I debated whether or not to include the pockets. I have a vest I made that has pockets that stick out on the sides and give the impression I'm a balloon being filled with air. It's not a look I am fond of. But since these pockets are on the front I decided to take a chance and put them in. I'm really glad I did. I think they give the sweater personality.

I'm super pleased with how it turned out, and I'm sure it will be worn lots this fall and winter. It was such a nice weekend in so many ways, but the very best part was spending it with Alexandra. It was so nice to see her feeling well, and in such a good place in her life right now. Her health issues will be a lifelong struggle for her, but she handles them with grace and courage. When she was little, and oh so sick, I used to worry about what things were going to be like for her as an adult. Slowly, slowly, I'm letting go of some of that worry. I think she's going to be okay.

Tuesday, September 9, 2014

An Indoor Outdoor Post


Kellen and Anita were out this weekend, and Sunday afternoon found us hiking up the trail to Lindeman Lake. I have already done a post about Lindeman. Rebekah and Anton and I hiked there in July. But it is such an incredibly beautiful place I just have to show you some more pictures.

It seemed like the water was an even deeper shade of blue than before.

This time we walked clear to the end of the lake. It involved traversing this huge pile of jagged rocks.

The leaves were just starting to change colours.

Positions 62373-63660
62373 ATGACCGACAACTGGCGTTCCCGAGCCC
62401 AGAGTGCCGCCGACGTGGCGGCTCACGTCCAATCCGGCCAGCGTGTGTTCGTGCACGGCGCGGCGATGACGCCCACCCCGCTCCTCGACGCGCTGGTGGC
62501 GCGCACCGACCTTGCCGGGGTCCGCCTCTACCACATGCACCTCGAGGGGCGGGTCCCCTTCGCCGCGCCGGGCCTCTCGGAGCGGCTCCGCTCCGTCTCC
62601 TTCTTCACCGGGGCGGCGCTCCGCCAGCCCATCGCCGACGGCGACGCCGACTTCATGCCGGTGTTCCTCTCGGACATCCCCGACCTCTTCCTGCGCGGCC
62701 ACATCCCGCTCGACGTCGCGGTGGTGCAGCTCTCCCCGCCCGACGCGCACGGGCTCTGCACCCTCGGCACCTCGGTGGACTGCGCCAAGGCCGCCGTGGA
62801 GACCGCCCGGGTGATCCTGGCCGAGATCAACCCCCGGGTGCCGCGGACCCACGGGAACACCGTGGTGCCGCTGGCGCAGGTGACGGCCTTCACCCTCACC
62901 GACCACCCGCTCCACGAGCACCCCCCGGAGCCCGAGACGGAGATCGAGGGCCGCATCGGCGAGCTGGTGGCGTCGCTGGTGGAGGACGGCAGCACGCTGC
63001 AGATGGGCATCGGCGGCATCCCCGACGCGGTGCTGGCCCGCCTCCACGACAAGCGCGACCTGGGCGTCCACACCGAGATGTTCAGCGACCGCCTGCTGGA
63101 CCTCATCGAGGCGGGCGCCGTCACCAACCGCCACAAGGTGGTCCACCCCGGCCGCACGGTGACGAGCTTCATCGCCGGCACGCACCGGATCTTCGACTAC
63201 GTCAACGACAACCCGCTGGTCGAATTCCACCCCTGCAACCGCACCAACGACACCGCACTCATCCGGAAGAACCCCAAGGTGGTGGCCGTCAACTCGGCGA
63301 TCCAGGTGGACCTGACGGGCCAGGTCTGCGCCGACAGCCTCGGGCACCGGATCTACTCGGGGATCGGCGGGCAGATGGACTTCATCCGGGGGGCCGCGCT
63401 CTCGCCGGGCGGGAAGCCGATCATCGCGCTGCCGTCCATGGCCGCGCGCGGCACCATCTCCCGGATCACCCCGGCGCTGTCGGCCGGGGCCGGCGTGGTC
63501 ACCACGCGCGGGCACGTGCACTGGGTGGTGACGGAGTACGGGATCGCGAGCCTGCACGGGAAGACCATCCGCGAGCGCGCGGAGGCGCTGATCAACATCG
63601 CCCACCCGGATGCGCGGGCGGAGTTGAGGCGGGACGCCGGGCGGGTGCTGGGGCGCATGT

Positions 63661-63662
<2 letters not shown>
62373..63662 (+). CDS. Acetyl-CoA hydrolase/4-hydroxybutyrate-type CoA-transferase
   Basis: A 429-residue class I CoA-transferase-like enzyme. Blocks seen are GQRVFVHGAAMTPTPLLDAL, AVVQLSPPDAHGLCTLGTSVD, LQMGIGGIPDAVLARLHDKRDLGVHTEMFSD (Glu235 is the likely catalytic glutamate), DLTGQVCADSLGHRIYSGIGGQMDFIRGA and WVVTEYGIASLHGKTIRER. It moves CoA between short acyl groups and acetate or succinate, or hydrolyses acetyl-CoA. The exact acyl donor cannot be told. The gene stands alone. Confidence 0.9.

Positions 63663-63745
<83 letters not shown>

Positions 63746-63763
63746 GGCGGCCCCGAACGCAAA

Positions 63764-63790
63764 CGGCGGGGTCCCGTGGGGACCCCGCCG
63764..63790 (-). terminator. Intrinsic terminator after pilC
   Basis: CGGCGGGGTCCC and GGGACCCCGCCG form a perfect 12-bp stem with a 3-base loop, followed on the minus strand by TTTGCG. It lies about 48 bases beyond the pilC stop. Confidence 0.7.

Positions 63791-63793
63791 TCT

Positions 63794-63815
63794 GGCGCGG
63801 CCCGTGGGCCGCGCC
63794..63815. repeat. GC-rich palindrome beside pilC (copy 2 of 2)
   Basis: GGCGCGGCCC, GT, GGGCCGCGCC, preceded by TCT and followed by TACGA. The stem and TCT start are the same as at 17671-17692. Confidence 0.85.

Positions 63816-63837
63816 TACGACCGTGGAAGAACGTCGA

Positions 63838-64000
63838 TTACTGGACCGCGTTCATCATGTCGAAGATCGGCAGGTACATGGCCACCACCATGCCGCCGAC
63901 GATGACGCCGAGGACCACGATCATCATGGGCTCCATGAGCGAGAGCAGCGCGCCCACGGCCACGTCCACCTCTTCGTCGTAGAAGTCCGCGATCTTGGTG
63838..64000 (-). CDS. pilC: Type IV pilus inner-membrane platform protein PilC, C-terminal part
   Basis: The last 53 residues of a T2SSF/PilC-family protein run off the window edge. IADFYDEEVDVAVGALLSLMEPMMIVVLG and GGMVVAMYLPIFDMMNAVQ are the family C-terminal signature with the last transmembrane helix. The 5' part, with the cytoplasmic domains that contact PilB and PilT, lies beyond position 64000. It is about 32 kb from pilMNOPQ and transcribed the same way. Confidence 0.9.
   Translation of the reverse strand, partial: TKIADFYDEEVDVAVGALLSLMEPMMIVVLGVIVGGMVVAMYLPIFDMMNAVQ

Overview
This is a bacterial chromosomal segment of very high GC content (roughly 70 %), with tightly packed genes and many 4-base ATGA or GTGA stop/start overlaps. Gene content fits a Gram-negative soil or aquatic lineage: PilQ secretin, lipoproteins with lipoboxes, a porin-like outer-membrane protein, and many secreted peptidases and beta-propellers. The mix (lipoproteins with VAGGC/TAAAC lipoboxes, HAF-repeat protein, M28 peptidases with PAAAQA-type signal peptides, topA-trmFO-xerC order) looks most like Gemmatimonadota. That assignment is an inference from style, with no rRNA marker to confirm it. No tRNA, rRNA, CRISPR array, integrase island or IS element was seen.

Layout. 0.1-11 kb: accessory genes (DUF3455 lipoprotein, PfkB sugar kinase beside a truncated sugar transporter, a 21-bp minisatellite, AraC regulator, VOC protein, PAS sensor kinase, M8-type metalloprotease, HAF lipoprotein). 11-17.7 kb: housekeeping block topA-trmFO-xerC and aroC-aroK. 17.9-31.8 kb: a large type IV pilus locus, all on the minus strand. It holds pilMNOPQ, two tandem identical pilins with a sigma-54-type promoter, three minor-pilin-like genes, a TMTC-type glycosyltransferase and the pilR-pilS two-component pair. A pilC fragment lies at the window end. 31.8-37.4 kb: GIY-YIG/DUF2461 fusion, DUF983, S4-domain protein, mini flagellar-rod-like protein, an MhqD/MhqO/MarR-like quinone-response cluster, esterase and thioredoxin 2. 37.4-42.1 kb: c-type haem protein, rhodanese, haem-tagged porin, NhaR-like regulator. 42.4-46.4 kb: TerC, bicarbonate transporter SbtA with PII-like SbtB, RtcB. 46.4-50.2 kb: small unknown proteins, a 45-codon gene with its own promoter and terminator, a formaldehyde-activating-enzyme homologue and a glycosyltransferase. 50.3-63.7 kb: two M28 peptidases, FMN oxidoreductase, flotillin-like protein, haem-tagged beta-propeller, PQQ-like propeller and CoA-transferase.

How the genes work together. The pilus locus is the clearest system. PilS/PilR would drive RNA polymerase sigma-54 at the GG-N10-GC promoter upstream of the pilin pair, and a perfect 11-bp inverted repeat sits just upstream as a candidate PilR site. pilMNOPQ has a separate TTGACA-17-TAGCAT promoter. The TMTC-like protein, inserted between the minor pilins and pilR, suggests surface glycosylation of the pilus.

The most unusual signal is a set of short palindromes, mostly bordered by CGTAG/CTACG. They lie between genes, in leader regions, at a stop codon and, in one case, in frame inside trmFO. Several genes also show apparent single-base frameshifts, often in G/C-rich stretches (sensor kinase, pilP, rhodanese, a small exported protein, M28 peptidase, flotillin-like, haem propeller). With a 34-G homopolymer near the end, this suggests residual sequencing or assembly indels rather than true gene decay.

This was probably my last big hike for this year. Maybe I'm just a coward, but I don't like venturing out in the wilderness on my own. (Teapot Hill is fine. It's close to home, there is no possible way I can get lost, and it usually has other hikers on it.) Alexandra is coming down on Saturday, but she doesn't want to go hiking. When I asked her what she wanted to do her response was "can something." I'm not sure what that something will be. She wants to can peaches, but the season is pretty much past. I'm thinking maybe zucchini relish or some kind of chutney.

Before I leave the topic of the outdoors, I have one more picture to show you. Here's Lucy, somewhere in the Rockies. This was taken a couple days ago, before Alberta got hit with four inches of snow. Yes, you read that right. Snow.


I've experienced a crafting outlier. This past Mother's Day Jay bought me a new Janome sewing machine. Well, to be more exact, I bought a new Janome sewing machine and suggested to him that he could count it as a Mother's Day gift. He is not a shopper, so was happy with that idea.

You're probably wondering why there haven't been lots of posts showing off all the items I've whipped up on my new machine. The answer is because there haven't been any. In fact, I didn't get up the nerve to get out the machine until a couple weeks ago. Sewing and I have a very uneasy relationship. When I finally did work up the courage to haul it out I decided I would start with something very simple. Cloth serviettes (napkins if you're American).

These might not be perfect. In fact, I'm sure any decent seamstress would cringe if they had a close look at them. But I don't care. After all, they are for wiping stuff like spaghetti sauce and curry off dirty faces and hands.

I'm not sure what I'll attempt next. Suggestions for an easy, practical sewing project, along with a suggestion of something fun to can with Alexandra, would be much appreciated. I hope you're getting a nice mix of indoors and outdoors as we move into fall!

Saturday, September 6, 2014

Grace Notes